The basic idea is to embed the waste from building demolition (fragmented bricks, fragmented plaster or concrete, fragmented glasses, machined wood from windows frame or from wood beams after demolition etc.) in a geopolymer matrix to produce prefabricated panels for different use. The main objective of InnoWEE is in fact the development of an optimized reuse of Construction and Demolition Waste (CDW) materials producing high add value prefabricated insulating and radiating panels to be used in energy efficient buildings. The proposal is based on: 1) Recovery, selection and disassembling of CDW that will be characterized and eventually treated to yield suitable raw materials to be used for production of prefabricated components. 2) Development of new high performance prefabricated insulating geopolymeric panels for building walls envelopes and radiating panels for indoor wall and ceilings with low environmental impact, low embodied energy, low CO2 emissions, high thermal performance. Panels will be fabricated recycling cement, bricks, mortars, glass and wood reaching at least 30% of CDW. 3) To install the panels in demo sites characterized by different climate to evaluate their performance in terms of reducing energy use and minimizing environmental impacts. 4) To use an integrated design process and a holistic approach for the whole life cycle of the materials and components and produce a material that is cost effective, competitive, robust, reliable and low maintenance. 5) To create practical and sustainable building solutions that are easy to integrate into building designs, easy to install, take in consideration the needs of the stakeholders that strongly influence the market, and have been tested to meet all the current standards.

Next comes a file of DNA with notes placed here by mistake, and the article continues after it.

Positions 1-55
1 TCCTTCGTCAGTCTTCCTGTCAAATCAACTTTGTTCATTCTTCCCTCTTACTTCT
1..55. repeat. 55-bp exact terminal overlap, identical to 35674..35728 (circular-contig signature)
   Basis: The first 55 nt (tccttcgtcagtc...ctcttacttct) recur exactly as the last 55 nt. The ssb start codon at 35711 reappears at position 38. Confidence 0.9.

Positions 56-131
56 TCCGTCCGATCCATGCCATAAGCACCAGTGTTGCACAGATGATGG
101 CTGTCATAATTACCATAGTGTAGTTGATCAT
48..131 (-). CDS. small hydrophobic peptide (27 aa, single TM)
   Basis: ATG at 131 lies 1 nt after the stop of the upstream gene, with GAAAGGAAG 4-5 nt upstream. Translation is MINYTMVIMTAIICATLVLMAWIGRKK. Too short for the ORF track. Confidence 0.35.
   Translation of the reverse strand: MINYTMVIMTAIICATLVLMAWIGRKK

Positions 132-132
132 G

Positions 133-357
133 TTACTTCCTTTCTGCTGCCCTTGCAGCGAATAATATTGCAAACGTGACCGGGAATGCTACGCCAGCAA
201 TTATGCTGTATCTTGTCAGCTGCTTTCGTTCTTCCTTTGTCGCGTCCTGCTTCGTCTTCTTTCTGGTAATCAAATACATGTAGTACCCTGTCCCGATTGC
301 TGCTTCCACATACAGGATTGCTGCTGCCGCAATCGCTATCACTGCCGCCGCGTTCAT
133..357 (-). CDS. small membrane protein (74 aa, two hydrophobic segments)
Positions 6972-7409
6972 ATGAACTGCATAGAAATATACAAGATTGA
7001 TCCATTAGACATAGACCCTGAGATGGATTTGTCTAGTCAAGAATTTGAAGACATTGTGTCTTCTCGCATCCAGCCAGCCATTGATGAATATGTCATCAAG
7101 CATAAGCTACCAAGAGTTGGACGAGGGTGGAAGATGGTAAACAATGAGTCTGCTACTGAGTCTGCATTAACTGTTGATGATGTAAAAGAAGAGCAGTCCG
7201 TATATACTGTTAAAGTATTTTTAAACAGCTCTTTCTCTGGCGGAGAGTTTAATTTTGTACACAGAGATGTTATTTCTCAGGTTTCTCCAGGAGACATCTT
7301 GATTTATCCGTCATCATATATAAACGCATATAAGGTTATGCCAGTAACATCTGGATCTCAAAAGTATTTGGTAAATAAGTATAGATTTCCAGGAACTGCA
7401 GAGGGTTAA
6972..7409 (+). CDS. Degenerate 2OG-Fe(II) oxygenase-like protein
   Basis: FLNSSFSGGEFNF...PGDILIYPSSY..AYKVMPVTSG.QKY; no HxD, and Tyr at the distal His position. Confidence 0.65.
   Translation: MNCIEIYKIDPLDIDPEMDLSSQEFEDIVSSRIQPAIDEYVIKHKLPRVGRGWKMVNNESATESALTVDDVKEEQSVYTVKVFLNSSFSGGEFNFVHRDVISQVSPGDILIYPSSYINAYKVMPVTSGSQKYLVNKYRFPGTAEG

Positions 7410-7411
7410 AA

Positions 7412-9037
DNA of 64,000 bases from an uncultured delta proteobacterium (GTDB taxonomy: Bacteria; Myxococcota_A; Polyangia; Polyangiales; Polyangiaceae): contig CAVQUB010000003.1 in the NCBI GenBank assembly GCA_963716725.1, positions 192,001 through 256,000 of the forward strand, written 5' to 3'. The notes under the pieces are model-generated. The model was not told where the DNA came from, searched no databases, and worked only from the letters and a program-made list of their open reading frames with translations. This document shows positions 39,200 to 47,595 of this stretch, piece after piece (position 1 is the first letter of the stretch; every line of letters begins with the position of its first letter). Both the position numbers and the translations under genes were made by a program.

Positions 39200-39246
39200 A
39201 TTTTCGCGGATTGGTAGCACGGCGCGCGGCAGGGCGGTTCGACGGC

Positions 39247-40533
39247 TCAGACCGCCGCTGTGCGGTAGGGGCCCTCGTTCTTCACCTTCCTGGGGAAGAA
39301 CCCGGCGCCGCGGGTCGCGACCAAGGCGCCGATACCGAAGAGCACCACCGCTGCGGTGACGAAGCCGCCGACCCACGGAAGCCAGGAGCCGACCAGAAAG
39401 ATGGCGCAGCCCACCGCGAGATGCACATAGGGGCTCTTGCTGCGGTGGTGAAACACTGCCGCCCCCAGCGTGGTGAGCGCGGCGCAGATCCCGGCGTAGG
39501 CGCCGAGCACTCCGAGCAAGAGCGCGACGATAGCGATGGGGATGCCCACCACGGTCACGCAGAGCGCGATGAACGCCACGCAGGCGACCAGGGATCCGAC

This project is aimed at a new technology for heating, cooling, air humidity control and water recovery in greenhouses as well as for drying of agricultural goods using thermo-chemical conversion principles based on the use of salt solutions (thermochemical fluids). The common effect in all applications is the hygroscopic property of thermochemical fluids, allowing an uptake of water vapor from air thus releasing sensible heat involved in the phase change. The technology allows to (1) use unexplored potentials of solar- and residual heat at farm level, (2) to convert and to store the heat into thermochemical potential without thermal losses and (3) to use the potential through re-conversion of the potential into heat within the above-mentioned applications. Within two different demonstrators in Central European Climate (heating) and Mediterranean Climate (cooling, water recovery and desalination) the technology will be tested, further developed and disseminated. Lab tests will explore the processes and materials involved, will include tests on material drying and on interactions between different applications. Development of improved knowledge on modelling of the involved processes, the simulation and control of specific applications and the development of control strategies are further tasks to provide a bright insight into the novel approach. Strategies to bring the technology to market will be developed. Thermochemical applications in agriculture have the potential to significantly reduce the energy consumption in greenhouse climate control as well as in crop drying and will provide an alternative to energy intensive water desalination in arid regions. The uptake, conversion and storage of solar heat from greenhouses even provides the perspective to turn protected intensive horticulture from an energy/water consuming to an energy/water producing method, allowing to secure the important market of food production and food processing and to extend it to new regions.